Tuberculosis is a world-wide public health problem with the maximum burden being on the developing countries. Riding high with the Human Immunodeficiency virus (HIV), we are seeing the emergence of the drug resistant strains. Practically no organ of the body seems to be immune to tubercular infection. Extrapulmonary tuberculosis accounts for 20-25% cases and genitourinary tuberculosis (GUTB) forms 27% of extrapulmonary cases.1 Prostatic tuberculosis comprises of only 2.6% of the GUTB cases2 thus emphasizing the rarity of the lesion. Since most cases of GUTB involve the kidneys, seminal vesicles and epididymis in males, awareness of its presence in prostate is less among among the urologists and pathologists leading to its under recognition and underreporting.3, 4 Moreover, it may mimic the likes of prostatic nodular hyperplasia and carcinoma and may even co-exist with these lesions. Here, we report the case of a 67-year-old man with isolated prostatic tuberculosis who was suspected clinically as having carcinoma of prostate.
A 67-year-old man visited Urology outpatient department with irritative voiding symptoms like increased frequency, dysuria, urgency and waking up at night. On digital rectal examination (DRE) the prostate was found to be enlarged, hard and nodular. Prostatic ultrasound revealed a heterogenous, enlarged prostate (measuring 68gm) with focal calcification and necrosis. Serum PSA level was 25.0 ng/ml (Normal level <4.0 ng/ml). Based on the clinicoradiological and serological parameters, a clinical diagnosis of carcinoma prostate was rendered and the patient underwent ultrasound guided core needle biopsy. The cores of prostatic tissue were sent to the Department of Pathology and processed accordingly. The 6 cores were embedded in 2 blocks with 3 cores each and 3 slices were taken from each block. The microscopic examination revealed prostatic tissue with decreased number of glands with fibrosis, periductal lymphocytic inflammation, epithelioid cell granulomas and Langhans giant cells. (Figure 1) Areas of caseous as well as neutrophilic necrosis noted. (Figure 2) Acid fast bacilli were identified in the Ziehl- Neelsen stained section. No focus of nodular hyperplasia or carcinoma of prostate was seen. A diagnosis of tuberculous prostatitis was rendered. The patient was investigated for HIV but was seronegative. He had no prior history of pulmonary tuberculosis or any history of contact with tuberculosis. The urine was sent for AFB and PCR and the results were non-contributory. The chest X-rays and sputum were within normal limits. Mantoux test was positive. A diagnosis of isolated prostatic tuberculosis was made and the patient was started on 4-drug Antitubercular therapy (ATT) regime for 6 months. The patient was relieved of symptoms at 2-month follow-up with PSA level dropping down to 3.5 ng/ml.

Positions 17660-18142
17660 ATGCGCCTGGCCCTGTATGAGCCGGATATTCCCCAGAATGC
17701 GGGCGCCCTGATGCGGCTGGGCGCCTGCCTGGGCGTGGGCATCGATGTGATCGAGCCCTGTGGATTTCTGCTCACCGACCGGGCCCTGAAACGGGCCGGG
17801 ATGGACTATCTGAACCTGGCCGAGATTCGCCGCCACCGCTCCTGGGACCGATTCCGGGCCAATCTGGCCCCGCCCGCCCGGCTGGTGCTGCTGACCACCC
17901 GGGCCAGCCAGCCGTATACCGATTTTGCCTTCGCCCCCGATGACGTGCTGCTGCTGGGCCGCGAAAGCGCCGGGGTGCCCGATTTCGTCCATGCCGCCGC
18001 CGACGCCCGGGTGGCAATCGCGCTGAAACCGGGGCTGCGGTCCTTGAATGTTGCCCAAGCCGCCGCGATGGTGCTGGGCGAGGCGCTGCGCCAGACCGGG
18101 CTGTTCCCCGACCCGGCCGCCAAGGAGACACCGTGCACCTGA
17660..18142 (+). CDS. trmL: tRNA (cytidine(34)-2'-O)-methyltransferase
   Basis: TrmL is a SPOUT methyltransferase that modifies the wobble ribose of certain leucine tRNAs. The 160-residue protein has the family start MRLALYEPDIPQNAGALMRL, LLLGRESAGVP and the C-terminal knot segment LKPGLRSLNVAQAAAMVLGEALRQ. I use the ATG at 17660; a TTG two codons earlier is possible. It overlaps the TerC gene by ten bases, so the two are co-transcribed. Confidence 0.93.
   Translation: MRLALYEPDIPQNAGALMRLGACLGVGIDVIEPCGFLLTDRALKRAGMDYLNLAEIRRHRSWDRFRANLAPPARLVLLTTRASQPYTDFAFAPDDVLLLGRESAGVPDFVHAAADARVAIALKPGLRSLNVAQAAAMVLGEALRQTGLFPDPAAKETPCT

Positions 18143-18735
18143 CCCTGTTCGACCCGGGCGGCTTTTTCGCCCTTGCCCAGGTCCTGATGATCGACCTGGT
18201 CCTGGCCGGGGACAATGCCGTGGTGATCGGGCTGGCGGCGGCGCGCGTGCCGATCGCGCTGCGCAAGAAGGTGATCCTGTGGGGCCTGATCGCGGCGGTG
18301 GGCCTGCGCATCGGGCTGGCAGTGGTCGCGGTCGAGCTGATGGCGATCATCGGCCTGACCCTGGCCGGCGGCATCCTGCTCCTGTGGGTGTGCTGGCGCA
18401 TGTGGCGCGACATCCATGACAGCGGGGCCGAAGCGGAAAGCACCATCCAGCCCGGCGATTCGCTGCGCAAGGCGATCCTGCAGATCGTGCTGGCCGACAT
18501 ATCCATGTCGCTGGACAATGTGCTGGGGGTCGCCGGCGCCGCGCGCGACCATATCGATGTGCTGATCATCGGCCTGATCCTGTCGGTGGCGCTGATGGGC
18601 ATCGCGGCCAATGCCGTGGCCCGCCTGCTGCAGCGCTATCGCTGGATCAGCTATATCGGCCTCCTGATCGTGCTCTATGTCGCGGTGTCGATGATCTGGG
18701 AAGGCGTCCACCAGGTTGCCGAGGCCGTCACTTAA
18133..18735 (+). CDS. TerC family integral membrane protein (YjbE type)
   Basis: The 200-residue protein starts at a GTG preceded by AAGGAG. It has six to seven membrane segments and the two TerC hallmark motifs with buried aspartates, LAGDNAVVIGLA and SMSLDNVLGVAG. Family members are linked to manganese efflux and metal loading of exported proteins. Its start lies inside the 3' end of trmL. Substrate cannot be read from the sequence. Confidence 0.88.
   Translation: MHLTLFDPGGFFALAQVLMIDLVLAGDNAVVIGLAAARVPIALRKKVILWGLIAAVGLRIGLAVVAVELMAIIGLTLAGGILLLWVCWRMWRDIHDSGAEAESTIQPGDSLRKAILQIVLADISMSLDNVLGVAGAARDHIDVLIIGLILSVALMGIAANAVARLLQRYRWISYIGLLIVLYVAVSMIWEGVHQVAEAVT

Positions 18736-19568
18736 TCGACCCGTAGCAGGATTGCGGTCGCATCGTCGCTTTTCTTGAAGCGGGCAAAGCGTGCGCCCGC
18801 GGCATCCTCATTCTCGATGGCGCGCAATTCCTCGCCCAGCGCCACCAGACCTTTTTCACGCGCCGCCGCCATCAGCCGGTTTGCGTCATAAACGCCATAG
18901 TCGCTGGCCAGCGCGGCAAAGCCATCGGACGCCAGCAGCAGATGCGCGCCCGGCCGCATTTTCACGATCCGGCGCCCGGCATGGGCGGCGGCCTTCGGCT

GUTB is the second most common extrapulmonary tuberculosis, only next to the lymph nodes.5 As mentioned, prostate is a still rarer site with most cases arising from descending infection from the urinary organs, direct extension from an adjacent tuberculous focus in the genitourinary tract or by hematogenous spread.4 Predisposing factors include Acquired Immunodeficiency Virus Syndrome (AIDS), steroid therapy, organ transplants, immunosuppressive therapy, diseases that affect the immune system in particular cell mediated immunity.6 The use of intravesical BCG for treatment of bladder carcinoma may result in tuberculous granulomas in prostate and hence, proper treatment history needs to be elucidated.
Tubercular prostatitis causes chronic granulomatous inflammation. Case reports suggest that the tuberculous infection of prostate in patients with AIDS usually present with prostatic abscess.7, 8, 9 Though our patient had collections of neutrophils, he was seronegative. The caseous necrosis usually heals by fibrosis or may cause cavitation and sloughing or even autoprostatectomy, if the host immunity is very poor.
Other causes of granulomatous prostatitis include non-specific granulomatous prostatitis (NSGnP) which usually forms granulomas in periductal/periglandular location and other infective agents like Treponema pallidum, viruses or fungi.10 Special stains may prove helpful in differential diagnosis. Diagnosis of tuberculosis depends on histopathological examination, special stains, culture and molecular methods like polymerase chain reaction (PCR). Imaging studies like Transrectal ultrasonography (TRUS) or other modalities like computed tomography (CT-scan) or magnetic resonance imaging (MRI) may prove helpful in some cases.11 Increasing number of such cases and the curative treatment make this a very important entity to diagnose.12
Prostatic tuberculosis is a rare occurrence and usually results from hematogenous spread from other focus in the body. Primary prostatic tuberculosis is still rarer and requires high index of suspicion. They can mimic carcinoma of prostate clinicoradiologically as well as serologically. Treatment protocol may vary from country to country and case to case. Early detection and treatment are important which require awareness among the urologists and pathologists. TRUS guided needle biopsies may be adequate to pick up the diagnosis in most of the cases.